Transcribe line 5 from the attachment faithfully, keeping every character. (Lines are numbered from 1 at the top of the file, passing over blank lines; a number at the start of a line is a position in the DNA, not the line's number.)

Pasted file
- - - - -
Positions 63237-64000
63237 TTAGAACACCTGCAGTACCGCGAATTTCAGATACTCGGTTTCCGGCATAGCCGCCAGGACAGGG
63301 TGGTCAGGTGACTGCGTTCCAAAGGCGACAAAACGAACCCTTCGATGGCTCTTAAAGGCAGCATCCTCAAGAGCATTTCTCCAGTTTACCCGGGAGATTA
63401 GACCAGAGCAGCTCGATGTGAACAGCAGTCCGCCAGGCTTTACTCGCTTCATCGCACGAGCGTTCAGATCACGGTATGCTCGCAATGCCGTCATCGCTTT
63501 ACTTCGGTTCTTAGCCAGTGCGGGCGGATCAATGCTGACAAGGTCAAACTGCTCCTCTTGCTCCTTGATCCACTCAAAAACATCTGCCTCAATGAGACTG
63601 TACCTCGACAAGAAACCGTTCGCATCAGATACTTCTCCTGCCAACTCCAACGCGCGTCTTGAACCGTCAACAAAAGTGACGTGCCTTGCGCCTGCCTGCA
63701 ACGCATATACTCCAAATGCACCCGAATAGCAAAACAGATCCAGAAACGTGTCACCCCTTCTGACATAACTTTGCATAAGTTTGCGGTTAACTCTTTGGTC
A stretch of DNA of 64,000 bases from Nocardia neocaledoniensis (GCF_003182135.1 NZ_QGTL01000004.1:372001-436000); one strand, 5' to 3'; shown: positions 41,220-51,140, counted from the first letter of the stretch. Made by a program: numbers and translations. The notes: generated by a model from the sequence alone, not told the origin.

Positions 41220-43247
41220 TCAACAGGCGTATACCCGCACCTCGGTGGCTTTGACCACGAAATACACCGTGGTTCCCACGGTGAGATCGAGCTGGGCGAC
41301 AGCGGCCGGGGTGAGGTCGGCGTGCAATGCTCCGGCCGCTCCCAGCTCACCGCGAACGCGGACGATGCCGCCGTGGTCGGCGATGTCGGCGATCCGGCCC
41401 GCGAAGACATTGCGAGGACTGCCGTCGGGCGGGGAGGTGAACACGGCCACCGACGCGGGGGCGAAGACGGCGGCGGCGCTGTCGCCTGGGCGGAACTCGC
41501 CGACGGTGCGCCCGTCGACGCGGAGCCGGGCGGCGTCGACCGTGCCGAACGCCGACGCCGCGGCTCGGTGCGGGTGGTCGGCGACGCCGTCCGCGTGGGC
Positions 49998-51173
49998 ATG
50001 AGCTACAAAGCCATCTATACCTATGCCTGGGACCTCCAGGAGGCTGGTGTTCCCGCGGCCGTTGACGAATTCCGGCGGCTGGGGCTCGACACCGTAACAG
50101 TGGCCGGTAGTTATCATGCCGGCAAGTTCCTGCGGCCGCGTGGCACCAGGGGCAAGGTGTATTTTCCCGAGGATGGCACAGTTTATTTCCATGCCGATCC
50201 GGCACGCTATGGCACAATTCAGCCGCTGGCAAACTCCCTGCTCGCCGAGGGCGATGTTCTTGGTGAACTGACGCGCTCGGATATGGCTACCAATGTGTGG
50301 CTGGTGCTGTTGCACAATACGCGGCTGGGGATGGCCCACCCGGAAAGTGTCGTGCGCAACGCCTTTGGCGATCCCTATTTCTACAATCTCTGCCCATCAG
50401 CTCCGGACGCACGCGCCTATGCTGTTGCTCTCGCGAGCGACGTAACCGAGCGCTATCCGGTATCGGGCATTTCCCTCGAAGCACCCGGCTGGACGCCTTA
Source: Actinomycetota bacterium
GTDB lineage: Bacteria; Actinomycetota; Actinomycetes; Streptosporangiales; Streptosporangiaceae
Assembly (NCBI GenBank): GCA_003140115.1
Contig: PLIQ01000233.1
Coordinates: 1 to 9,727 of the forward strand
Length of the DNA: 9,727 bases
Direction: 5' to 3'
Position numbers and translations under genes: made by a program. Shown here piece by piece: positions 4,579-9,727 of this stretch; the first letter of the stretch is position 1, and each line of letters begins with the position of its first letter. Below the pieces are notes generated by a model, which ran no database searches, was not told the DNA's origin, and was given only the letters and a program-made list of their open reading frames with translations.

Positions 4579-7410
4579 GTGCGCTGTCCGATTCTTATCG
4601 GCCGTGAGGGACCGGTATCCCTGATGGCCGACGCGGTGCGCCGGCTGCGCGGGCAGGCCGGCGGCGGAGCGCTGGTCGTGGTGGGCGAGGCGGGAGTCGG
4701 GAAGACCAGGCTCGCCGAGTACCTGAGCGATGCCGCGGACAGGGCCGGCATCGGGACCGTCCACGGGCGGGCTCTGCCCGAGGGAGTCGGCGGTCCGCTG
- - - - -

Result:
63501 ACTTCGGTTCTTAGCCAGTGCGGGCGGATCAATGCTGACAAGGTCAAACTGCTCCTCTTGCTCCTTGATCCACTCAAAAACATCTGCCTCAATGAGACTG